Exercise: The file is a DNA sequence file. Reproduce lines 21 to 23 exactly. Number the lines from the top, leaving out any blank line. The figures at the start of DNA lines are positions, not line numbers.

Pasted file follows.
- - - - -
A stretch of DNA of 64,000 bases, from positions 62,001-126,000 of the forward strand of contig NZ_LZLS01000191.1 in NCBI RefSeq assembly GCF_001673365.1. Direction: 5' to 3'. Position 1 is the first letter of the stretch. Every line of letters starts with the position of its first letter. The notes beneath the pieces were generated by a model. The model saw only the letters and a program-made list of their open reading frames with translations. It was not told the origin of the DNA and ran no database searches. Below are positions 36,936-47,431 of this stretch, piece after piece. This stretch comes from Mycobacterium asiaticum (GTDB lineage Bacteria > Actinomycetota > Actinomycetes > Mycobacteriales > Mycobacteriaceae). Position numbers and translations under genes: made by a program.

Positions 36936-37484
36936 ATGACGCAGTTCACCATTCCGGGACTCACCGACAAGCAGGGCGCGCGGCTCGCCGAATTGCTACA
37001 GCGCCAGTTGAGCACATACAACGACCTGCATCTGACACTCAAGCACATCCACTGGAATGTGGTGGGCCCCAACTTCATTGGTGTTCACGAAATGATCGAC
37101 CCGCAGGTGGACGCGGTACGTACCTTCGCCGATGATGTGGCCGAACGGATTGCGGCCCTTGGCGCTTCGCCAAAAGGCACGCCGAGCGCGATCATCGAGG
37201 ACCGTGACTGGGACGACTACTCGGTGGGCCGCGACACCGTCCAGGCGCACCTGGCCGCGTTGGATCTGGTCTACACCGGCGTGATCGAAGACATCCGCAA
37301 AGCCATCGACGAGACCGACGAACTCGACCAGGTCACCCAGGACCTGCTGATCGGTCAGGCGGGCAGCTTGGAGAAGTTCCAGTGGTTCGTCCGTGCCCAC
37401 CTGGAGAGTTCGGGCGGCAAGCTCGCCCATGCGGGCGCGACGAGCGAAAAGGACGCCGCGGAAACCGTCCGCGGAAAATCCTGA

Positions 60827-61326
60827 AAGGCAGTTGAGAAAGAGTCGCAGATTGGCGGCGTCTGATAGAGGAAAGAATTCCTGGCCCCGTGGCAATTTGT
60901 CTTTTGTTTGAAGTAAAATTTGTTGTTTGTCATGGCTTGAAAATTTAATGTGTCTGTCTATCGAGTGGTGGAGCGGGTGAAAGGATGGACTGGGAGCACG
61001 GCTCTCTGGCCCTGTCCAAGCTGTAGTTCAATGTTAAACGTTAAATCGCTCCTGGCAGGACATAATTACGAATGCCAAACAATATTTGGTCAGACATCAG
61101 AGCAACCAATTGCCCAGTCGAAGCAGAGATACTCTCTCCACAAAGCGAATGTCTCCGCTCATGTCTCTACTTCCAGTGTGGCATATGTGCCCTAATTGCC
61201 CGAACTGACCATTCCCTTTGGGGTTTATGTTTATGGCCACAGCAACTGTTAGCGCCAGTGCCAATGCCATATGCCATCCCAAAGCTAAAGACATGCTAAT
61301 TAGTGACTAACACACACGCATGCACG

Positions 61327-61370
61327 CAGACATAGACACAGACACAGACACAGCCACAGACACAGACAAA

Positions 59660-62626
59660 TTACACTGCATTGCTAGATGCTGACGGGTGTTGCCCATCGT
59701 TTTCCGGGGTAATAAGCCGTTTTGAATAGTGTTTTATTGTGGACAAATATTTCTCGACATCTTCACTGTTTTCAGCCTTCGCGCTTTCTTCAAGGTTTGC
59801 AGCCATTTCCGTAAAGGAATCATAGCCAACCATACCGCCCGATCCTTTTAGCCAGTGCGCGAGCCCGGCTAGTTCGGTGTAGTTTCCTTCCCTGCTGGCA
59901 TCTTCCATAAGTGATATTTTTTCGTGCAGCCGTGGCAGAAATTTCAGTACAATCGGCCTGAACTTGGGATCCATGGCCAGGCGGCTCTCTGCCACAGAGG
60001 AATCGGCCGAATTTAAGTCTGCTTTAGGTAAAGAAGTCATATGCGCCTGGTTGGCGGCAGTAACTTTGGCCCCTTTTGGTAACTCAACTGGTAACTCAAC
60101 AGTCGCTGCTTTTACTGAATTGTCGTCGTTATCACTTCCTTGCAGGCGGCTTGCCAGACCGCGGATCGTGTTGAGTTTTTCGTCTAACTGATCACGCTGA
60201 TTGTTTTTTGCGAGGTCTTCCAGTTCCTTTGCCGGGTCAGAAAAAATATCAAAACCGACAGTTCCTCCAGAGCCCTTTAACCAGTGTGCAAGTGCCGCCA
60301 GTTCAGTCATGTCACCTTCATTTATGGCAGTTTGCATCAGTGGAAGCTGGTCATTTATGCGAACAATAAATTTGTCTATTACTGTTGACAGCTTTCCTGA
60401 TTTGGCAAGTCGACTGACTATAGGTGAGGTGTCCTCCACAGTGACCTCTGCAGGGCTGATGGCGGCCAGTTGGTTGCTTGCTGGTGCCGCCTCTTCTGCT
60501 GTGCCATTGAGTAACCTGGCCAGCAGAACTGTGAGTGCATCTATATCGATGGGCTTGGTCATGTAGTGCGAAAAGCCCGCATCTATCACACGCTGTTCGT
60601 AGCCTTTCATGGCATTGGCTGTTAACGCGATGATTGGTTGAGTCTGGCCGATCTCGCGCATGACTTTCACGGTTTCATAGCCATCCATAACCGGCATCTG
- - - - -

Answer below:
59801 AGCCATTTCCGTAAAGGAATCATAGCCAACCATACCGCCCGATCCTTTTAGCCAGTGCGCGAGCCCGGCTAGTTCGGTGTAGTTTCCTTCCCTGCTGGCA
59901 TCTTCCATAAGTGATATTTTTTCGTGCAGCCGTGGCAGAAATTTCAGTACAATCGGCCTGAACTTGGGATCCATGGCCAGGCGGCTCTCTGCCACAGAGG
60001 AATCGGCCGAATTTAAGTCTGCTTTAGGTAAAGAAGTCATATGCGCCTGGTTGGCGGCAGTAACTTTGGCCCCTTTTGGTAACTCAACTGGTAACTCAAC